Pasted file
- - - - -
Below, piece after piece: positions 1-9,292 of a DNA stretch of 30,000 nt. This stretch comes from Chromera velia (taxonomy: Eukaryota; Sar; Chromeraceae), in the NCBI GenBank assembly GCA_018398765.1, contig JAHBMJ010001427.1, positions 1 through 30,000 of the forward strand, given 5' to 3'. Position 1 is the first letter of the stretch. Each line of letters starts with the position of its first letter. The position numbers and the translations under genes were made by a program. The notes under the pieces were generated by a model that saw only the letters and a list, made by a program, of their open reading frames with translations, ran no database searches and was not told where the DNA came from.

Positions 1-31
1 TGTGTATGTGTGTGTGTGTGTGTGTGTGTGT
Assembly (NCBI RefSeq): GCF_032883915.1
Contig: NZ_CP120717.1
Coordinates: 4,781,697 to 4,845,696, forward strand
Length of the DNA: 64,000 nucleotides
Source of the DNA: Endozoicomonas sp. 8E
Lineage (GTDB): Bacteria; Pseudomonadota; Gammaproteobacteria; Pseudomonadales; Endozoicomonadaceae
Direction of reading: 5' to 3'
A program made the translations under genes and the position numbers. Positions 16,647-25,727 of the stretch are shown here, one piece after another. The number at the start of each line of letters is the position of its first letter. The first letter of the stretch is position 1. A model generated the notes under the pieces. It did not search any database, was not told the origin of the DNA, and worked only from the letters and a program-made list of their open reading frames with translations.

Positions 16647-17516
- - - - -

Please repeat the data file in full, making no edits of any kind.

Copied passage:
Below, piece after piece: positions 1-9,292 of a DNA stretch of 30,000 nt. This stretch comes from Chromera velia (taxonomy: Eukaryota; Sar; Chromeraceae), in the NCBI GenBank assembly GCA_018398765.1, contig JAHBMJ010001427.1, positions 1 through 30,000 of the forward strand, given 5' to 3'. Position 1 is the first letter of the stretch. Each line of letters starts with the position of its first letter. The position numbers and the translations under genes were made by a program. The notes under the pieces were generated by a model that saw only the letters and a list, made by a program, of their open reading frames with translations, ran no database searches and was not told where the DNA came from.

Positions 1-31
1 TGTGTATGTGTGTGTGTGTGTGTGTGTGTGT
Assembly (NCBI RefSeq): GCF_032883915.1
Contig: NZ_CP120717.1
Coordinates: 4,781,697 to 4,845,696, forward strand
Length of the DNA: 64,000 nucleotides
Source of the DNA: Endozoicomonas sp. 8E
Lineage (GTDB): Bacteria; Pseudomonadota; Gammaproteobacteria; Pseudomonadales; Endozoicomonadaceae
Direction of reading: 5' to 3'
A program made the translations under genes and the position numbers. Positions 16,647-25,727 of the stretch are shown here, one piece after another. The number at the start of each line of letters is the position of its first letter. The first letter of the stretch is position 1. A model generated the notes under the pieces. It did not search any database, was not told the origin of the DNA, and worked only from the letters and a program-made list of their open reading frames with translations.

Positions 16647-17516